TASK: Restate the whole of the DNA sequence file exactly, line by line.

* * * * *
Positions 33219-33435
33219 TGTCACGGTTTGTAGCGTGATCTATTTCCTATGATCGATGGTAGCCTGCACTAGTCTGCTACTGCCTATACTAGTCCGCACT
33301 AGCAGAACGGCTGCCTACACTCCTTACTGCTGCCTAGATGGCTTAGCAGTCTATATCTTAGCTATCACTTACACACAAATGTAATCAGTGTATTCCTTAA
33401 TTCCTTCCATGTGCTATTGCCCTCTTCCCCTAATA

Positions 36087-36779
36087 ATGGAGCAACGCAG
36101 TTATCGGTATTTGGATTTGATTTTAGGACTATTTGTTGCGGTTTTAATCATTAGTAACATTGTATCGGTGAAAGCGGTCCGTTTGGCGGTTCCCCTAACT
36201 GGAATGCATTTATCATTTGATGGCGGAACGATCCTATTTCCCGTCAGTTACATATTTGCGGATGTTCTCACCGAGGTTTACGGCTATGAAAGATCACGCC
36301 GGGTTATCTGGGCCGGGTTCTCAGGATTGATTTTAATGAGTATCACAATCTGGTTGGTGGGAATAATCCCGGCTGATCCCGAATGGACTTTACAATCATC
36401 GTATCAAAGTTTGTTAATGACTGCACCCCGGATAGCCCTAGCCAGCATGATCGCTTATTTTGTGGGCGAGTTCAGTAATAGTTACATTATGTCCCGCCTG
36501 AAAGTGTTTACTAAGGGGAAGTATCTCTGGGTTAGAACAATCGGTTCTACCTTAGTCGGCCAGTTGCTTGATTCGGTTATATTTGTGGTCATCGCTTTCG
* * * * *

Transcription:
Positions 33219-33435
33219 TGTCACGGTTTGTAGCGTGATCTATTTCCTATGATCGATGGTAGCCTGCACTAGTCTGCTACTGCCTATACTAGTCCGCACT
33301 AGCAGAACGGCTGCCTACACTCCTTACTGCTGCCTAGATGGCTTAGCAGTCTATATCTTAGCTATCACTTACACACAAATGTAATCAGTGTATTCCTTAA
33401 TTCCTTCCATGTGCTATTGCCCTCTTCCCCTAATA

Positions 36087-36779
36087 ATGGAGCAACGCAG
36101 TTATCGGTATTTGGATTTGATTTTAGGACTATTTGTTGCGGTTTTAATCATTAGTAACATTGTATCGGTGAAAGCGGTCCGTTTGGCGGTTCCCCTAACT
36201 GGAATGCATTTATCATTTGATGGCGGAACGATCCTATTTCCCGTCAGTTACATATTTGCGGATGTTCTCACCGAGGTTTACGGCTATGAAAGATCACGCC
36301 GGGTTATCTGGGCCGGGTTCTCAGGATTGATTTTAATGAGTATCACAATCTGGTTGGTGGGAATAATCCCGGCTGATCCCGAATGGACTTTACAATCATC
36401 GTATCAAAGTTTGTTAATGACTGCACCCCGGATAGCCCTAGCCAGCATGATCGCTTATTTTGTGGGCGAGTTCAGTAATAGTTACATTATGTCCCGCCTG
36501 AAAGTGTTTACTAAGGGGAAGTATCTCTGGGTTAGAACAATCGGTTCTACCTTAGTCGGCCAGTTGCTTGATTCGGTTATATTTGTGGTCATCGCTTTCG